Mickey Rooney overload over the last week or so. That's not a bad thing because as I've pointed out in recent reviews, he's one of my favorite character actors once he grew up into an adult actor. The latest Rooney flick I reviewed, My Outlaw Brother, wasn't a great showcase for his abilities, but an unknown noir that's slipped through the cracks over the years, 1954's Drive a Crooked Road, certainly does.
There's nothing about Rooney that upon looking at him screams 'I'm a movie star!' He stood only 5'3 and wasn't a classically handsome guy. For me though, that's part of his appeal. He was the anti-star who overcame an early career as a child star to become an adult star. In this age of failed celebrities, how rare does that actually happen? He was capable of humor (Mad, Mad World), drama, action, and combinations of the three like his parts in Ambush Bay or The Secret Invasion where he got to ham it up with scenery-chewing parts. Of all the Rooney roles I've seen though, 'Crooked Road' may be the best.
Working as a mechanic in a Los Angeles garage, Eddie Shannon (Rooney) leads a quiet life. He rents a small apartment and lives alone, sometimes entering road races on the weekend for some extra cash. Eddie has a scar across his forehead from an incident in his past, one that clearly troubles him as he goes through his lonely life. One day, he meets the very beautiful Barbara (Dianne Foster) when she brings her car into the garage Eddie works at. He can't explain it, but for some reason Barbara is interested in him, and they start seeing each other. It all seems too good to be true, and it is. After several weeks, Barbara introduces him to two friends of hers, Steve (Kevin McCarthy) and Harold (Jack Kelly) who have a business proposition for him. Steve has planned the perfect robbery, and all he needs is a skilled driver for the getaway. Torn about what to do, Eddie balances out his feelings for Barbara with the knowledge he's going down a road he can't return on.
If you're not familiar with Rooney or any of his roles, or you are familiar with him and didn't think much of him as an actor, check this movie out. As Foster's Barbara describes Rooney's Eddie, he is a 'lonely, little animal' who is just looking for some sort of happiness. His facial scar is left unexplained for the most part other than a throwaway line explaining it was 'part of a car accident.' Maybe that line is truthful, but there is something more to it that we never find out about it. Was someone else in the car with him, someone he cared or loved about very much? His Eddie Shannon character doesn't have a mean bone in his body, going about his business quietly even as co-workers (including Jerry Paris, Paul Picerni, Harry Landers and Dick Crockett) poke fun at him.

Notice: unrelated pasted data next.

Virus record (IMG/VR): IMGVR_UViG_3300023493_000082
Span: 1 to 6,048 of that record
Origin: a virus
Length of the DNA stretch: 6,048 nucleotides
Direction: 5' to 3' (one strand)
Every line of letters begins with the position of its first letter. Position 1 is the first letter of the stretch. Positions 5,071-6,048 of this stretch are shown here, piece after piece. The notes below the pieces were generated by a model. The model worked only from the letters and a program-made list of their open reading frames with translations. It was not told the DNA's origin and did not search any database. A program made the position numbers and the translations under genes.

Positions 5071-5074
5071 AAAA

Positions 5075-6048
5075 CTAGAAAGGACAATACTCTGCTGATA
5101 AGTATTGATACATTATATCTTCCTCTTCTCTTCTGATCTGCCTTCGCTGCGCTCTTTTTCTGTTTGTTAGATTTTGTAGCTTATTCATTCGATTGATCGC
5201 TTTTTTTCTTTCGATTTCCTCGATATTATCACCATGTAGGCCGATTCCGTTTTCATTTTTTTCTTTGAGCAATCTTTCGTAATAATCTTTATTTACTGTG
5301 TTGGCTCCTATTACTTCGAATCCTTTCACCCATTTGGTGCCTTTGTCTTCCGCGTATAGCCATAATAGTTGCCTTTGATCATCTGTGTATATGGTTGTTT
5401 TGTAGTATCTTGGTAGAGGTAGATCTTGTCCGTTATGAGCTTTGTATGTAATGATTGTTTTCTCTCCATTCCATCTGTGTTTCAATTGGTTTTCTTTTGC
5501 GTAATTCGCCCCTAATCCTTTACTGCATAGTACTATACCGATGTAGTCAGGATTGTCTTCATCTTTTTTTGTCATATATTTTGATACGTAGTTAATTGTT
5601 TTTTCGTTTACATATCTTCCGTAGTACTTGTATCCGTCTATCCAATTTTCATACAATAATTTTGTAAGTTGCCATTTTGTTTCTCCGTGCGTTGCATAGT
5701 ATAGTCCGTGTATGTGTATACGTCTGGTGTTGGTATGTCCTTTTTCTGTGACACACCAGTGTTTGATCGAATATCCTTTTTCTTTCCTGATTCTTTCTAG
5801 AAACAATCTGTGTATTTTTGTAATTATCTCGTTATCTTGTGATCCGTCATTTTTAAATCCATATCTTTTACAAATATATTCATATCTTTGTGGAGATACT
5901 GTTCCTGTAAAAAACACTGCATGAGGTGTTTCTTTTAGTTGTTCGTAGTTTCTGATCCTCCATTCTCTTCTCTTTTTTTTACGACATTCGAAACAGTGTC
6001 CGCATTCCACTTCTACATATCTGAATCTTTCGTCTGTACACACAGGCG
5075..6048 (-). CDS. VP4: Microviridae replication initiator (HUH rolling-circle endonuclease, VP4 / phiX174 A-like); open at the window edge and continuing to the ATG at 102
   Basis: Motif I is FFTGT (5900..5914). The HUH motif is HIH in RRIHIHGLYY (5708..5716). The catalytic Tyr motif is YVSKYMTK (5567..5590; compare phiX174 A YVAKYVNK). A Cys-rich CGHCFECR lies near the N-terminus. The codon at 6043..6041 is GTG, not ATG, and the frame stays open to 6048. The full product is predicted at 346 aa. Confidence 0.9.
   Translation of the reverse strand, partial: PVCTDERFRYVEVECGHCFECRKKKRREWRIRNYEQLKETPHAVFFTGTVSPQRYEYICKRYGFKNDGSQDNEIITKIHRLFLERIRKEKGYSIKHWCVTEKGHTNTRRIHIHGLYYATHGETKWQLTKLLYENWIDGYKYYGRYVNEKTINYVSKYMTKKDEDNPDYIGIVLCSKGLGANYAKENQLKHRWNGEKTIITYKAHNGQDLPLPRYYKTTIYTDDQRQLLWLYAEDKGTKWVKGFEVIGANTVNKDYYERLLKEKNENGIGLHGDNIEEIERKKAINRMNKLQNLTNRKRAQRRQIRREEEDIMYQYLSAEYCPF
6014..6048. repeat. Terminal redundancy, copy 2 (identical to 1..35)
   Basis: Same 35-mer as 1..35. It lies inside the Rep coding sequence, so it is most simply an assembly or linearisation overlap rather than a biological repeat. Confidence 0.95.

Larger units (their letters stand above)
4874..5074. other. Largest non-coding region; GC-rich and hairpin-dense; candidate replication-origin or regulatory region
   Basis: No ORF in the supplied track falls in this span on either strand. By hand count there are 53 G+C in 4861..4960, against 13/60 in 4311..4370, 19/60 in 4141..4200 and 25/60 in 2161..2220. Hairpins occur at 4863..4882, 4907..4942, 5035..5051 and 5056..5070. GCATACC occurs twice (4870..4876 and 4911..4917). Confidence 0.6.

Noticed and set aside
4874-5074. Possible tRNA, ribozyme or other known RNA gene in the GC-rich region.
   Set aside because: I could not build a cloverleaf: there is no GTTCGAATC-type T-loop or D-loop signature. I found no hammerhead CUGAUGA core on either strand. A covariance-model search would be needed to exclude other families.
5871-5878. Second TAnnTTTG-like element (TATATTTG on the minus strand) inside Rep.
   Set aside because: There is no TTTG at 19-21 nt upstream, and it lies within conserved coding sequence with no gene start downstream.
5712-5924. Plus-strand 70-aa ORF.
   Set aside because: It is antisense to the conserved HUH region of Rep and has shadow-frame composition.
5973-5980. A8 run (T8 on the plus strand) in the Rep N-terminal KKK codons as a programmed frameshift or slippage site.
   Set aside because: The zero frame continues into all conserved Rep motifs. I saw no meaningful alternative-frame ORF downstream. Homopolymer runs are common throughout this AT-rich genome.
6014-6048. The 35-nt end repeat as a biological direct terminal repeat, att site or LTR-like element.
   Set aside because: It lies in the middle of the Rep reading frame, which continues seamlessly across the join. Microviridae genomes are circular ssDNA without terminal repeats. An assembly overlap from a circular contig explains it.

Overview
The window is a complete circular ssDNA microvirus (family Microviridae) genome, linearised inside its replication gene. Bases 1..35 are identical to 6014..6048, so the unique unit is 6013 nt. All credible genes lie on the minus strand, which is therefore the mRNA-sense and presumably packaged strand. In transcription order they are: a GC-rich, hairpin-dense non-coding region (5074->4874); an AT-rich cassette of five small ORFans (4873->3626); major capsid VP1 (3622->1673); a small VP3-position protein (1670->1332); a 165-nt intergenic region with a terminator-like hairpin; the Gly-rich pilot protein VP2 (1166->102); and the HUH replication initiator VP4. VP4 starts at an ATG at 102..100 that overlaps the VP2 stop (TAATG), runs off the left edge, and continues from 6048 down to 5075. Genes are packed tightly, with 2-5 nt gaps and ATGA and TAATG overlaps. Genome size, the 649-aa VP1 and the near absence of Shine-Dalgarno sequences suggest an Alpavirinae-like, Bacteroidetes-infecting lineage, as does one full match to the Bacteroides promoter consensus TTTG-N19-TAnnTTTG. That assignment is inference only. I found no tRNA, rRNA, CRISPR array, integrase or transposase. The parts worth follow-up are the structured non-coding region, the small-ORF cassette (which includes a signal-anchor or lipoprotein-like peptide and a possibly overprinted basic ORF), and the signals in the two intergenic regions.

What takes this character to another level is his relationship with the very pretty Barbara, someone he clicks with right away. You can tell through his interactions that he's somewhat skeptical about the developments. He's burn hurt in the past somehow and isn't quite ready to open up to someone new, even if he does have strong feelings for her. The tragic character description comes through when Barbara introduces him to Steve and Harold, and you start to question what her motives were all along. Was it as a favor to old friend Steve, or at any point were there genuine feelings involved? Pushed too far and already head over heels, Eddie continues because he genuinely cares for her and thinks this is what she wants him to do. Rooney does a fabulous job bringing this character to life, a vulnerable but kind-hearted man just looking for some sort of normalcy, some sort of happiness. He sees his shot -- however slim -- in getting to that point in a relationship doomed from the start.
Something appealed to me about this movie that I can't quite put my finger on, even now a day after finishing it. Director Richard Quine doesn't do anything too spectacular here, nothing out of left field, but everything from casting to locations to story is handled professionally and capably. The movie is shot in black and white giving the Los Angeles locations an old nostalgic feel of a time long since passed. Foster is the femme fatale, the female character you're just not sure of. She seems perfect early on, basically the ideal woman even though later we find out everything isn't as it seems. McCarthy plays the impossibly smooth friend/crook who gets Eddie involved in the heist while Kelly plays his partner and heavy doomed to meet a nasty fate. The heist itself is nothing special and is more of a vehicle to the end than anything else although Eddie's getaway across a desert road is a highlight.
So what worked so well? All the little pieces add up nicely, but the selling point here is Mickey Rooney. With a B-movie, a noir like this, I think it would have been hard for Rooney to get anything in the way of recognition from the Academy Awards, but I feel safe saying he certainly deserved a nomination here. It's an understated performance that doesn't get caught up in theatrics, and credit to Rooney for that. Like many heist/robbery movies, the heist is actually the easy part, it's the fallout that causes the problems. It's there where the movie goes into tragic territory. A great part, a moving, heart-breaking ending, and a movie that has been wrongfully forgotten in the years since.
Drive a Crooked Road <---TCM trailer (1954): ****/****